Ecuadorian Chicken Stew

Aguado de Gallina (Ecuadorian Chicken Soup)

The wind was howling and soft snowflakes were swirling from the sky when I arrived at the Jersey Shore last night to cook dinner at a friend’s new beach house. They’d just purchased the place, so understandably they hadn’t used the stove before, nor knew how the oven worked. The kitchen utensils, left in the mad dash by the previous owners were somewhat limited but after a small search we found a large skillet, and with another shallow pan, made a makeshift ‘lid’. Paper plates acted as a cutting board, and without a can opener, we pried open the tomato paste with a pair of industrial pliars. Luckily I’d bought most of the ingredients with me from New York, as a quick whip around in the car last minute, would only glean us a can of watery peas and a dusty box of ‘boiled rice in a bag’. Unfortunately the major supermarket is still closed there, shuttered sadly since Hurricane Sandy.

I decided to cook everyone Ecuadorian Chicken Stew, inspired from the recipe from Jose Garces’ cookbook, The Latin Road Home. Jose’s stew is intensely flavored and an easy weeknight option. After browning the chicken pieces you literally pop all the diced-up ingredients in the pan, and let it simmer for 40 minutes. The strength of the dish comes from the combination of Achiote Paste + Smoked Paprika, which gives a deep, slightly-smokey flavor that’s not at all spicy, so it’s ideal for a possibly-fickle crowd. As one guest said “It’s so comforting, almost like an Latin Chicken Cacciatore.”


Adapted from Chef Jose Garces recipe for Chicken and Rice Soup with Achiote (Aguado de Gallina) from his wonderful book “The Latin Road Home”. 

Season 3lb’s of bone-in, skin-on chicken thighs and legs. Heat Vegetable Oil in a heavy cast iron skillet or Dutch Oven (that has a lid) and gently brown chicken till golden. Set aside. Turn the heat down to medium-low and add 1 chopped Spanish (Red) Onion, 5 or 6 minced cloves of Garlic and 1 diced Red Bell Pepper. Cook, stirring, until translucent. Add 1 tablespoon of ground Cumin, and 2 big heaped tablespoons of Achiote Paste and 2 big heaped tablespoons of Tomato Paste and 1 teaspoon of Smoked Spanish Paprika and cook, stirring for 3-5 minutes. Return chicken to the pan, and add 1 quart of Chicken Stock (or more if you like a soupier stew) and 2 fresh bay leaves and bring to a low boil over medium heat. Stir in 3 diced Plum tomatoes, 1 cup of Long-grain Rice, 3 large Russet Potatoes, peeled and cut into a small dice and 1 large Carrot, also peeled and cut into a small dice. Cook, uncovered until the stock begins to reduce and the dish begins to thicken. Then add the lid back on, and cook until the chicken is tender and falling off the bone and the rice and potatoes are cooked through. (About 30-40 minutes). Stir in 1 cup of frozen peas, a small handful of roughly chopped Flat-leaf Parsley, a small handful of fresh Cilantro and season to taste with Salt and Pepper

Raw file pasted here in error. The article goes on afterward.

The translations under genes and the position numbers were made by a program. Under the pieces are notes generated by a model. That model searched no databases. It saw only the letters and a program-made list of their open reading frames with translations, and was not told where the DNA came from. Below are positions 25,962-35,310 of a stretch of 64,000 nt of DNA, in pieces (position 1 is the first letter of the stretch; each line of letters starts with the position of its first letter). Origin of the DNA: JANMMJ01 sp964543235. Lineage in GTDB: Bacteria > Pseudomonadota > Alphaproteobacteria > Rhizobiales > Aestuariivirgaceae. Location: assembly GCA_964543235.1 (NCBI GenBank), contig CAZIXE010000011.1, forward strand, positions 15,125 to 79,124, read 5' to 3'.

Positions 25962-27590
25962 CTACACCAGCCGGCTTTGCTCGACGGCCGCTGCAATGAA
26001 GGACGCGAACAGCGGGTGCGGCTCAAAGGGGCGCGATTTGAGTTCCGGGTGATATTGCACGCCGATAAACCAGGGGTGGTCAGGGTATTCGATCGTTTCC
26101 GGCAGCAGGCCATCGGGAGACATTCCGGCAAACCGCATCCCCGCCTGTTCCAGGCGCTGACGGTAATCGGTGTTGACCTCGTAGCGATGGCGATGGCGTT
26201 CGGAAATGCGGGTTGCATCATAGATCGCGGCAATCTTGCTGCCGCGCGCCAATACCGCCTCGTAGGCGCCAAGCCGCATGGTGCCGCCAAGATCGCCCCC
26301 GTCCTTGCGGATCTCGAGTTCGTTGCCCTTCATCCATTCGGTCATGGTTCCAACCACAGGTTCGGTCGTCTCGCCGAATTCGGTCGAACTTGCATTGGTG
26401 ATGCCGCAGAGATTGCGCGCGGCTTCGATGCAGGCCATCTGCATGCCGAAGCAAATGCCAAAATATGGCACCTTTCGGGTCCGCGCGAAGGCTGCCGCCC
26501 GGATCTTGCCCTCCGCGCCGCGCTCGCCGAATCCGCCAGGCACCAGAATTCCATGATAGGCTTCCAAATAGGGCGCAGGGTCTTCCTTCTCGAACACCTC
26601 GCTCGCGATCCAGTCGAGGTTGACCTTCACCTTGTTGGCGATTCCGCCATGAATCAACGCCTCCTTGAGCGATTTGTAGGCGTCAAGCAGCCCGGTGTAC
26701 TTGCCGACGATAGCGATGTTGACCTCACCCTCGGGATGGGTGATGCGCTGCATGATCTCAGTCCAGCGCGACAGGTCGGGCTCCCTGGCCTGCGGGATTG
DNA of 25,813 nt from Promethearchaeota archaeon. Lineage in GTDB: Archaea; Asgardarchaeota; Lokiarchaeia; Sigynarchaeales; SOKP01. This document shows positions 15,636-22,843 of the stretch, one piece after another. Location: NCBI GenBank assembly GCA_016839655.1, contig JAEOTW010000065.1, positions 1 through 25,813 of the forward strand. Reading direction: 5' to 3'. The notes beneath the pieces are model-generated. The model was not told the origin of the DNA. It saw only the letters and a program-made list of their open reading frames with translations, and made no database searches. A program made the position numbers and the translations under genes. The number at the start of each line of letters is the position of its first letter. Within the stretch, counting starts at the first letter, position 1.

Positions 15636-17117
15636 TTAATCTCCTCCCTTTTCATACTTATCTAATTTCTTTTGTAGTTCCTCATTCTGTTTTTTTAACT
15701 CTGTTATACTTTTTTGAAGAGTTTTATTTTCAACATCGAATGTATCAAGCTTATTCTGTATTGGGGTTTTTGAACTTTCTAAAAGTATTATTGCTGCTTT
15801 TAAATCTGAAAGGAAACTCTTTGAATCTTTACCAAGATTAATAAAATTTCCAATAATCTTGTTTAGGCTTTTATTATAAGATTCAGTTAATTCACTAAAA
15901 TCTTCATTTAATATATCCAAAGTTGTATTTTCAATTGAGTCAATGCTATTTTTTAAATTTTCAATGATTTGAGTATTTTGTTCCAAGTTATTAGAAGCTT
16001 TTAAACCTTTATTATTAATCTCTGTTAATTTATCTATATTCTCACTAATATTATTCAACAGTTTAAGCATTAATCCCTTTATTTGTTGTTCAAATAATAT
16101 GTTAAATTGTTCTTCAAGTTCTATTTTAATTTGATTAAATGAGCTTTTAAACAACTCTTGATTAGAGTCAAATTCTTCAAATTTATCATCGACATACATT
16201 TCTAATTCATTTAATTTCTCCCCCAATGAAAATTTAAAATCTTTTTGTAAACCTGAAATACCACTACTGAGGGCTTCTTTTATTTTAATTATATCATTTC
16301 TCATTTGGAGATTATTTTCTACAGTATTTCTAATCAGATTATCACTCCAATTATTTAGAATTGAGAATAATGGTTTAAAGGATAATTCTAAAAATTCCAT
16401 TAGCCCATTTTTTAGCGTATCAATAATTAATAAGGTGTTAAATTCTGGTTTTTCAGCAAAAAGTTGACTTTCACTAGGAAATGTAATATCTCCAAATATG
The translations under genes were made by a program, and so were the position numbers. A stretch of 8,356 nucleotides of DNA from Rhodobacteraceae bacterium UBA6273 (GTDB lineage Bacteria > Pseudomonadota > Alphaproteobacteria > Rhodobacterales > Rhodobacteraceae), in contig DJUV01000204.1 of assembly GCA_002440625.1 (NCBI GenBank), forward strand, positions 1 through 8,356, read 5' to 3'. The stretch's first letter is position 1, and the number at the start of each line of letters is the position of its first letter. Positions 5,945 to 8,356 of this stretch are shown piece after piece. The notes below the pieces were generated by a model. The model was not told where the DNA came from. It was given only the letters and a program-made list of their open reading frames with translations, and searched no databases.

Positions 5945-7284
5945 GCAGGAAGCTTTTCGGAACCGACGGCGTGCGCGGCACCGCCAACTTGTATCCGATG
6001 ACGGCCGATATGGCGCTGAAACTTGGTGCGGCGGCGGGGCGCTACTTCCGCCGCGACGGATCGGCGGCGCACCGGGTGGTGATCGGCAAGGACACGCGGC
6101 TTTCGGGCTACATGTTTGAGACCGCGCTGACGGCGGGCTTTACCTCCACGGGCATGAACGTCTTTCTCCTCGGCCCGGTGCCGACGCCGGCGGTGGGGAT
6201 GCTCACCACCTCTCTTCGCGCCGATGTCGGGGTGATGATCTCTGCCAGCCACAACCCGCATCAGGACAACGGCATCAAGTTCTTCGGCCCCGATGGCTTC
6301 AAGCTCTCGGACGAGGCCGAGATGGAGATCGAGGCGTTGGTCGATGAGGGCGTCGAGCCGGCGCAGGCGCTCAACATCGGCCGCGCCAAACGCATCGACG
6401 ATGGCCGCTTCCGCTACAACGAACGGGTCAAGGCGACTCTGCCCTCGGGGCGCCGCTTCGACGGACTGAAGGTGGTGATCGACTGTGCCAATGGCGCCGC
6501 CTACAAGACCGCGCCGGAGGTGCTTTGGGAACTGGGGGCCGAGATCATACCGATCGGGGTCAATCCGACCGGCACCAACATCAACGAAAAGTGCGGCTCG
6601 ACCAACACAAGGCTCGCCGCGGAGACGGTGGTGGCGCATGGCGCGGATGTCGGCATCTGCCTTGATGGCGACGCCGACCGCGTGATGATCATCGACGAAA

Achiote Paste (Recado rojo) is crucial to this dish. Achiote is a Mexican spice blend of Annatto seeds, All spice, Garlic, Oregano, Cloves, Cumin, Cinnamon and Salt, and will give the dish flavor, as well as a rich mahogany hue. It’s available at any Mexican grocery store. In New York I found it at Kalustyan’s. Click here to get directions and store opening times.

To make your own Achiote Paste, click here. 

Because the dish has peas, potatoes and carrot already in it, we saved time and money by skipping side dishes and just served our chicken stew with plain boiled rice. You could also serve it with grains, or even pasta. We drank a nice Spanish Grenache with it, and as you would expect, the stew tasted even better heated up the next day.


Photograph by Jason Varney
Prop Styling: Heather Chontos

Photograph ©Jason Varney from Jose Garces cookbook “The Latin Road Home”
To purchase this book, which contains the original version of this recipe as well as other great weeknight options, click here.


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11 thoughts on “Ecuadorian Chicken Stew

  1. This looks amazing and I’m making it this week. It’s exactly the kind of comfort food we could use on a dreary February day in Virginia.

    • If you have any questions while you are cooking it Jen, feel free to email me. I used only 1 quart of stock because I like a thicker stew, but if you like it more like a soup-like, or are going to re-heat it a few times later on, (which will slowly reduce the amount of overall liquid), you can add more for sure. Keep me posted!

  2. The recipe looks wonderful. I do have one question though. You mention that what makes the recipe is the achiote paste and smoked paprika, but I didn’t notice smoked paprika in the recipe instructions. Thanks.

    • Thanks Cindy! Thanks for the heads up. Smoked Paprika is a wonderfully intense spice. I would say a teaspoon to 1 tablespoon, but mix it in with your tomato paste and achiote paste and then put the chicken and stock in and taste it. If you need more paprika at this point you could always add a little more. I like a more robust taste but everyone’s taste is different! Thanks and let me know how it works out.

  3. I made this last night. It was espectacular!!! Even my husband who is not a fan of chicken was scrapping the plate. It will join my recipe folder of dishes I will make again and again. Thanks for this.

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